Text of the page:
Data Privacy Day Activities That Deserve Recognition

January 28 was international Data Privacy Day, which I blogged about a few times here, here, and here.
While the Intel site posted about many of the events that occurred, there were many more they missed.
Here are a few of them:

*&* Brent Carey at the Department of Justice, Victoria, Melbourne ran a Google Name Challenge competition. Participants typed their first & last names, the the quirkiest search results associated with their names won two movie tickets. What a fantastic idea!
Here is an excerpt from the write-up about the winning entry:

“Congratulations to [name of employee], the winner of the DOJ Google Name Challenge!
The employee did a Google name search of her name and found that there was a character called [by her name] on the old television series “Prisoner” who served a 10 day sentence for not paying a fine and had many other escapades. The employee has won two movie tickets for the quirkiest Google name search result!
A big thank you to all 77 participants. We had a lot of very good entries and it was a challenge in itself to decide on the winner.
Notable entries were from staff members who’s namesakes:
* are a NASA astronaut
* dated the actor Will Smith
* signed a statutory declaration in 1925
A staff member got a surprise about the lasting nature of information on the internet when she did a search of her name using the “I’m feeling lucky” option – finding a profile of herself from some years ago that she had forgotten about.”

*&* Greg Pemberton communicated that Dalhousie University in Halifax, Nova Scotia, Canada celebrated Data Protection Day.

“This is the same as Data Privacy Day as started at Duke University last year but our Federal privacy commissioner is aligning us with the EU name for the event.
Our event is a lunch seminar with a guest speaker from the Office of the Privacy Commissioner of Canada and also Dal’s own Information Security Officer. Our target audience is data-handling staff at the university plus privacy professionals from local government, business, and academia. Our aim is awareness and networking. Our privacy staff will meet with the local privacy professionals after the talks to discuss developing a privacy community, perhaps under the guidance of CAPAPA (Canadian Association of Professional Access and Privacy Administrators –”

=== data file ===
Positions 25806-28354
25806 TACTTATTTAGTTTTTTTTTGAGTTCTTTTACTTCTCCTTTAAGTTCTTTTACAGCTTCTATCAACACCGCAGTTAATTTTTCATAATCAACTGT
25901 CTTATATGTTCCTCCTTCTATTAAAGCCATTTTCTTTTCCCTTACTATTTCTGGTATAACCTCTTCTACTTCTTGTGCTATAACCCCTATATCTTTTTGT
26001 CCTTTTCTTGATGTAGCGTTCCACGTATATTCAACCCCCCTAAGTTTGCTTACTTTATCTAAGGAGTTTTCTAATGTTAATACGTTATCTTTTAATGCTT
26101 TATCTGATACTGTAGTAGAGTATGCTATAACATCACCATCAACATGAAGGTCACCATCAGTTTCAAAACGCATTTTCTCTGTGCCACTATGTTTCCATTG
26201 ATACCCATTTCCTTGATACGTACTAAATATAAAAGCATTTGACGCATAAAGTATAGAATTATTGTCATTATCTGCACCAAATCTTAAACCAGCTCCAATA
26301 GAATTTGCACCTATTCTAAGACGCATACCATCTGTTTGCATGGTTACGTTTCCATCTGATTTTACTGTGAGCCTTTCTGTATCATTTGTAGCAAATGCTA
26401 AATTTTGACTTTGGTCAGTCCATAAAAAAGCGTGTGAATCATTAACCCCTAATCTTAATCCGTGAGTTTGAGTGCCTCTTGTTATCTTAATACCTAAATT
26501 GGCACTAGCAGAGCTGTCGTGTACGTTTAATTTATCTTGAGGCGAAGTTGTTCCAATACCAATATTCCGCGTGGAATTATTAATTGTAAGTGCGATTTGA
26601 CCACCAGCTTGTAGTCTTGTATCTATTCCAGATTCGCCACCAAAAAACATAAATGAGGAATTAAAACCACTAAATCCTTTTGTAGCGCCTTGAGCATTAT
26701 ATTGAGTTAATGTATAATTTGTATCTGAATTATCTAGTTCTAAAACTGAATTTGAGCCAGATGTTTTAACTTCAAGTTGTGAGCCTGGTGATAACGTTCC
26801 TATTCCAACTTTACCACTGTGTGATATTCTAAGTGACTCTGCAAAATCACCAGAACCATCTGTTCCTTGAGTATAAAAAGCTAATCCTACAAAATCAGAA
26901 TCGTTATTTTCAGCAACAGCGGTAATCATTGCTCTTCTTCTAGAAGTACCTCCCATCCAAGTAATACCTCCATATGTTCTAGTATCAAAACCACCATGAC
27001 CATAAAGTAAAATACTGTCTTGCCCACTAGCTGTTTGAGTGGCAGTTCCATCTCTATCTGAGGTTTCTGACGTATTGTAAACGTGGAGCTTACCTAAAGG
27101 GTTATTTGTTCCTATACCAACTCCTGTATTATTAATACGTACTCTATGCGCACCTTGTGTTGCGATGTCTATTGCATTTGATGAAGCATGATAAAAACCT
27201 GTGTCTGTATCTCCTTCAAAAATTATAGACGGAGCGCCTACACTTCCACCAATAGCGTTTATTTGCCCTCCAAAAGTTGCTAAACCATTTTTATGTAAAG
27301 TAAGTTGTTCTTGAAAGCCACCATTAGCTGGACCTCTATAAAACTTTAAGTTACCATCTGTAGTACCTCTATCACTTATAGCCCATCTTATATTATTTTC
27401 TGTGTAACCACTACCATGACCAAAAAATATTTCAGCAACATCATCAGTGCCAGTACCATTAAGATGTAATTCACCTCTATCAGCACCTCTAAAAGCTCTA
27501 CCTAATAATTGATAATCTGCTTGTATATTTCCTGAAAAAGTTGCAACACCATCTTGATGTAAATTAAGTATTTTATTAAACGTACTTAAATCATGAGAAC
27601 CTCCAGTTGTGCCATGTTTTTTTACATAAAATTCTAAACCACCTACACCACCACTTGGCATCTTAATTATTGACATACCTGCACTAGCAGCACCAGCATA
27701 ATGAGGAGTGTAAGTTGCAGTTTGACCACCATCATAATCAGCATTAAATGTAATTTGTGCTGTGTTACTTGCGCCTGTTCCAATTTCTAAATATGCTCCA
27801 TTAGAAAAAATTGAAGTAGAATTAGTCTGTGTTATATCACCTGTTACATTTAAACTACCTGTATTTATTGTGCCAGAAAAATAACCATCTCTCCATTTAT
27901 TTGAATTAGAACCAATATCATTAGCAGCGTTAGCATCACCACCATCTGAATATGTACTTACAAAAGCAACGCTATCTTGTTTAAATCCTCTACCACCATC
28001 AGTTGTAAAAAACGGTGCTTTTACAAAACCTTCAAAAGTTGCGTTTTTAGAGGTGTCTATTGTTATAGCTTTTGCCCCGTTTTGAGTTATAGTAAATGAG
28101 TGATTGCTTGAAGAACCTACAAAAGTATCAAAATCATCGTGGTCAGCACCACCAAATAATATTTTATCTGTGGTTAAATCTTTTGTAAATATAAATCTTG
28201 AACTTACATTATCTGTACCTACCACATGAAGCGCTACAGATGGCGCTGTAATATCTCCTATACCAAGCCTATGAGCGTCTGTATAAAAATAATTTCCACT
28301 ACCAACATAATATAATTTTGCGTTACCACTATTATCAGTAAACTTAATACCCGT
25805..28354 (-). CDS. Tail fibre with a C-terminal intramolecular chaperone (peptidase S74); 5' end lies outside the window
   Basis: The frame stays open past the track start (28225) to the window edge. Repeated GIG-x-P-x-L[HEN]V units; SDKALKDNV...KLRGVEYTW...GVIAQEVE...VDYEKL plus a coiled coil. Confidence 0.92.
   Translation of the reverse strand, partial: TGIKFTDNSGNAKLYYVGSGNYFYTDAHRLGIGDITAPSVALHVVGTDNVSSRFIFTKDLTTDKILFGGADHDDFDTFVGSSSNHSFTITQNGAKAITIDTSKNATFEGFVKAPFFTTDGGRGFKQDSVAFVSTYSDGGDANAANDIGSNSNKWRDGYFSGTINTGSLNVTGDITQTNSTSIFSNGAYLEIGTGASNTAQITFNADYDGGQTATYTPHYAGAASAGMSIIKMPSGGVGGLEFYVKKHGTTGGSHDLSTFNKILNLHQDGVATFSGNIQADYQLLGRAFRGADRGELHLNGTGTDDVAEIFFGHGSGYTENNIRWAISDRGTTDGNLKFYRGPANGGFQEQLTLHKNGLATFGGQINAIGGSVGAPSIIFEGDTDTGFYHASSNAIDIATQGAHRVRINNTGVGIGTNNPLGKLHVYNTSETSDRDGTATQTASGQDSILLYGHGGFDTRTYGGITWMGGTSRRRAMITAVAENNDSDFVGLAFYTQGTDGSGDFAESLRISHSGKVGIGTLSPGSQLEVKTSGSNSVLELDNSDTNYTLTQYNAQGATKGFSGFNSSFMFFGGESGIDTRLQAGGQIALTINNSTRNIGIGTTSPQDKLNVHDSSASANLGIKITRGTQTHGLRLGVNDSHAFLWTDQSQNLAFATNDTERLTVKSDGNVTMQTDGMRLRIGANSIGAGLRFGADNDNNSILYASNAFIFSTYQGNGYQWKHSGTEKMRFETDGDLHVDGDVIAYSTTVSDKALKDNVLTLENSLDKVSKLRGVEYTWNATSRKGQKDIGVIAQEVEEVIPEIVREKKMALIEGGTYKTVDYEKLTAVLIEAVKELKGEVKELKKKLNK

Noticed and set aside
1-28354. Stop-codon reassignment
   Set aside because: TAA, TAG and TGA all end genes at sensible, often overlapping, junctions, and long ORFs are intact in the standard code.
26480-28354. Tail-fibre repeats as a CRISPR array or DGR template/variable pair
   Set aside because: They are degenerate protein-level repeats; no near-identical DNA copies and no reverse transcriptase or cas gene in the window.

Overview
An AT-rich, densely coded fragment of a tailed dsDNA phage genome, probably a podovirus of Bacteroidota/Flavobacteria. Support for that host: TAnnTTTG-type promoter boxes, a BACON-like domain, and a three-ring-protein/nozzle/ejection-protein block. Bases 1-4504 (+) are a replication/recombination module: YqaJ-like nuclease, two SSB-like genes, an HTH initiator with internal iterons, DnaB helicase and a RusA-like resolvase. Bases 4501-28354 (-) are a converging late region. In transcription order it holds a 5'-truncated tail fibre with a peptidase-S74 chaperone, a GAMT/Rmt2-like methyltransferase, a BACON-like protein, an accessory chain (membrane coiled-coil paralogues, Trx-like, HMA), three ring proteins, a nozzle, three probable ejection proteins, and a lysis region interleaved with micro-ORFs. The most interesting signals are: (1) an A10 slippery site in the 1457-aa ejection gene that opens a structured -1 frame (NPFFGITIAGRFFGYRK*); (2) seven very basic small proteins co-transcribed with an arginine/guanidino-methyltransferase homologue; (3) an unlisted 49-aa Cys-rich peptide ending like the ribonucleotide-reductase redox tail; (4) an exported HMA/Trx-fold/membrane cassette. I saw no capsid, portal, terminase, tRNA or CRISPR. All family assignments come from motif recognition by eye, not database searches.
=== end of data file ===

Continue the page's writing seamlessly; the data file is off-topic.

And he also provided a follow-up:

“We had a fantastic turnout with ~280 people. The two main speakers were a perfect selection. They provided a balanced overview of our privacy legislation and issues, combined with practical, take-back-to-your-office-and-use tips, presented in a engaging and sometimes humourous way. We followed up with a survey that shows an overwhelmingly positive response.
We are already planning to expand to a 1/2 day conference format with more speakers and hands-on workshops for DPD 2010.”

*&* David Dann from New Zealand indicated that the activities were done as a joint effort of those on the ISACA-Wellington committee and other members. They are providing

“the Privacy Office with a useful privacy tool that will be available to the public in New Zealand this year. NZ is one of a number of countries that have effective privacy protection as a government supported goal. However the Privacy Office was short on specifics, so hence the need for our work. We narrowed our scope to data stored and data transmitted and some controls, such as soft and hard copy destruction and annonymization were not included. Most of our work has been completed and we will be finalizing it when we reconvene in February.”

Sounds like a great initiative!
*&* Lee Mathews provided a nice list of freebies at “20 Great Windows downloads for Data Privacy Day 2009!
*&* In recognition of Data Privacy Day, AT&T Services introduced The Privacy and Online Reputation Project in an effort to increase consumer awareness of privacy issues on the Internet.
What will Data Privacy Day 2010 bring?

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